I've got this big plan, gonna sail around the world, so I'm working towards that objective right now. I've been on a few international trips, I've sailed in Croatia, the British Virgin Islands, and in Berma, as well.
I love exploring new cultures, new places that I haven't been to. I'm not a big fan of going to the same places, even though, [00:26:30] I've pretty well figured those places out so well, that I should probably go back, but I definitely like to go somewhere new. If it's an activity, outside of sailing, I love mountain biking, and doing something physical, because I feel it's a more rewarding experience at the end of it all.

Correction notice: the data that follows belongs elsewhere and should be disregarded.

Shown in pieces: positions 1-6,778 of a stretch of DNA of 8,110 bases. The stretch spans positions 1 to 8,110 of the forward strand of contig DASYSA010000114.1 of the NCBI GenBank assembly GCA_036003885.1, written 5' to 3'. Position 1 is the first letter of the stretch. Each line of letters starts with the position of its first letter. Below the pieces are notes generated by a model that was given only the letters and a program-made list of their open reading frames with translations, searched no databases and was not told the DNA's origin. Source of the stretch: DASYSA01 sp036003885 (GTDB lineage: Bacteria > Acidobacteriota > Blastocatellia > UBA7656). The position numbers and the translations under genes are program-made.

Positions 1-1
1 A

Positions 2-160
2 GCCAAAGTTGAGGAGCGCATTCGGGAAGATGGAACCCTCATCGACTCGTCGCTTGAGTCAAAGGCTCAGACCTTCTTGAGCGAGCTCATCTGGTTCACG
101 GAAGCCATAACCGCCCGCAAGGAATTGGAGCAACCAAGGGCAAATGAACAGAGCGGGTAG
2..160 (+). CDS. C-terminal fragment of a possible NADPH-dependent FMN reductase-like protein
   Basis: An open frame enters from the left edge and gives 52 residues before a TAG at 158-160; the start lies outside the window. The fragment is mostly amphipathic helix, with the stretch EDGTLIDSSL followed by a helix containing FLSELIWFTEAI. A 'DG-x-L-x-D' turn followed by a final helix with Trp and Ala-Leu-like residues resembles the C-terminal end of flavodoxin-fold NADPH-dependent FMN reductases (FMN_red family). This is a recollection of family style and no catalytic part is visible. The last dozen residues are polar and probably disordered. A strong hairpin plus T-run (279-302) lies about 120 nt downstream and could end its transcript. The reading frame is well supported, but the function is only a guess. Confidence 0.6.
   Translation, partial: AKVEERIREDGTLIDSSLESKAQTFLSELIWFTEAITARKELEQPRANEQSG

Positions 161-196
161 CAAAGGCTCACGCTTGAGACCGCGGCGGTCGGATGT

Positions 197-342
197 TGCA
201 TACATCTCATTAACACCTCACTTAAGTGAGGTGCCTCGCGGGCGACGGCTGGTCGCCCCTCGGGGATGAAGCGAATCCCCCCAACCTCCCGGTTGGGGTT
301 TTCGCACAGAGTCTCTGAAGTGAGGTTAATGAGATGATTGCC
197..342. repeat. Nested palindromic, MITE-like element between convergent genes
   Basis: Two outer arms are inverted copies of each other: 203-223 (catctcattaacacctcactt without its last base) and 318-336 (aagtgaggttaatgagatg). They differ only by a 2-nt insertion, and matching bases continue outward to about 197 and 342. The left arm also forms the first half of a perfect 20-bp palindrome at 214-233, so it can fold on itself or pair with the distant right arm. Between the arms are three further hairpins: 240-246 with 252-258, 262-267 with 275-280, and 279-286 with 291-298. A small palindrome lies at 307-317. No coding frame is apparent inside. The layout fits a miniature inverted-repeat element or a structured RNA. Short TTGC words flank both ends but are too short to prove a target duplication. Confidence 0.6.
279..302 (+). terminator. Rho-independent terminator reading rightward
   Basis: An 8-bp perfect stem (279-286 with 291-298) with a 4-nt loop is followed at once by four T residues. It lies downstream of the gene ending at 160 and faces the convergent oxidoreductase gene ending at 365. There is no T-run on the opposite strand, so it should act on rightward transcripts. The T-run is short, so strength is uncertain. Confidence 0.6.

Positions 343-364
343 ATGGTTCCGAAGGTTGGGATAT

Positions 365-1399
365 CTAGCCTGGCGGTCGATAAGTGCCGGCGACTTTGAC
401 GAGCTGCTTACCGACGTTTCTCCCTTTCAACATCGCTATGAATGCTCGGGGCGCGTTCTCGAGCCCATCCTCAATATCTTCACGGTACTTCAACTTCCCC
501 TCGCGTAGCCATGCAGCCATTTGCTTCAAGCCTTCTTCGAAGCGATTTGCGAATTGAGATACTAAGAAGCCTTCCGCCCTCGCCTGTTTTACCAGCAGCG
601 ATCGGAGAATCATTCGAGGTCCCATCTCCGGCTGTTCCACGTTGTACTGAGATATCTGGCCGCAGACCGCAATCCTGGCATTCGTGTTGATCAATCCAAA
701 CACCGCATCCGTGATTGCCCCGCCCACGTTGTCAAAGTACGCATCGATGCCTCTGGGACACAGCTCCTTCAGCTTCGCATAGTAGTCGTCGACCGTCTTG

Kim: So, you're an avid traveler and adventurer. How does that fit with what you do for work and they way Tour Radar sees the world?
Christian Walte: Oh, it works perfectly. With Tour Radar, we aggregate multi day tours, [00:27:00] we are the market place for literally hundreds of different tour operators around the world. We have a fifteen thousand different tours, currently, right now. People can jump on board and search and find the best tour that they want, and book it right on the platform.
We've got twenty-four seven customer support.
How it fits in, really, is that there's such a variety ... and I like traveling in many different ways, there's sometimes that I like to travel luxuriously, [00:27:30] others I like to go budget, high active, sometimes I just want to relax. It gives me a great opportunity to explore different types of operators, different ways of traveling, and different countries to travel in.
Kim: Thanks, Christian. We'll have links to Tour Radar in our show notes.